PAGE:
The temptation of both sides to go to war will be at its maximum if one of the more liberal justices, such as 84-year-old John Paul Stevens, steps down. That would raise the specter of a sudden shift to the right in the court's precarious ideological balance. The 5-4 majority that in 2003 upheld racial preferences in university admissions could become a 5-4 majority to strike down such preferences; the majority favoring Roe v. Wade could go from 6-3 to 5-4; any hope of the justices' legalizing gay marriage could be dead; and much more.
If Bush chose an archconservative to replace Stevens, it would amount to a declaration of war against Senate Democrats. They would respond with rhetorical carpet-bombing, multimillion-dollar ad campaigns, a frenzy of dirt-digging, and—if all else failed—a filibuster. Bush might be able to smash it. But in the process, he would be smashing any hope of bipartisan cooperation on anything.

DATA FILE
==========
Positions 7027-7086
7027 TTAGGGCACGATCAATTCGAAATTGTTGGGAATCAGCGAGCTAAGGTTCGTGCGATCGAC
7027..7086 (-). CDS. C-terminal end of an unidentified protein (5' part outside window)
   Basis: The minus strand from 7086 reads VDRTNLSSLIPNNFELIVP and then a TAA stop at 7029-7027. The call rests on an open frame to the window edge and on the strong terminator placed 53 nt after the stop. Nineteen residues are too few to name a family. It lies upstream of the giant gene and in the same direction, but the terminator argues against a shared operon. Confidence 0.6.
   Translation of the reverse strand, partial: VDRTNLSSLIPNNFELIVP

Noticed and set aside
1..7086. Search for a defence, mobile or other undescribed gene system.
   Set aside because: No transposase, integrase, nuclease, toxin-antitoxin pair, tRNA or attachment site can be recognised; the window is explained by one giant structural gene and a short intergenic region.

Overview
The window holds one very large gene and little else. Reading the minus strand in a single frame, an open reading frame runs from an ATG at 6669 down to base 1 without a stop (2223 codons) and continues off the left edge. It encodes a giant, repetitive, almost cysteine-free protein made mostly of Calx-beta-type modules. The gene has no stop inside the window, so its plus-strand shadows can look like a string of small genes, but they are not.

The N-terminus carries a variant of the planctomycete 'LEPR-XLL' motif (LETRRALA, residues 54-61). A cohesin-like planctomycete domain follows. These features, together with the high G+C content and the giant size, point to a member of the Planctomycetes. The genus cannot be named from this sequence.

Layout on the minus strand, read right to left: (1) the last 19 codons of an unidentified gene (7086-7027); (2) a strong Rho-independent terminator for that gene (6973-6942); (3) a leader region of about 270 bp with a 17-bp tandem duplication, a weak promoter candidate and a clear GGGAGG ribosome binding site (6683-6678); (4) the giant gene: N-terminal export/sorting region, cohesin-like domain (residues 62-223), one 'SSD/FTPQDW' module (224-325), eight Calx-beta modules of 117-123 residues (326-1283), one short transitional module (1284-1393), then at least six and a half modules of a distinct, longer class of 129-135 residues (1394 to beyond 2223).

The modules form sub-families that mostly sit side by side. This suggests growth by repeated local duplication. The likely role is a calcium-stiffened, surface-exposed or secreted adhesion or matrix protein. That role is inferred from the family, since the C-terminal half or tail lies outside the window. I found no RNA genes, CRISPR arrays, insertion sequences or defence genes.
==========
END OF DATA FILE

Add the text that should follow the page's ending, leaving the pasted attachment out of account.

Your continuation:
And if Bush pushed the dwindling band of moderate Northeastern Republicans too hard, it could backfire, big-time. They are not keen on blowing up the Senate to pack the court with archconservatives. And at some point, they might bolt the party. That 55-vote Republican majority would then shrink. And if the public came to fear that Bush was making the country too conservative, Republicans could feel a backlash at the polls—and the party's majority might disappear entirely.
So if one or two of the more liberal justices retires, Bush would be wise to look to the more moderate conservatives on his short list. He will get the first move and will set the tone. He could do worse than to recall the words of Rodney King: "Can't we all just get along? ... I mean, we're all stuck here for a while. Let's try to work it out."
We want to hear what you think about this article. Submit a letter to the editor or write to email@example.com.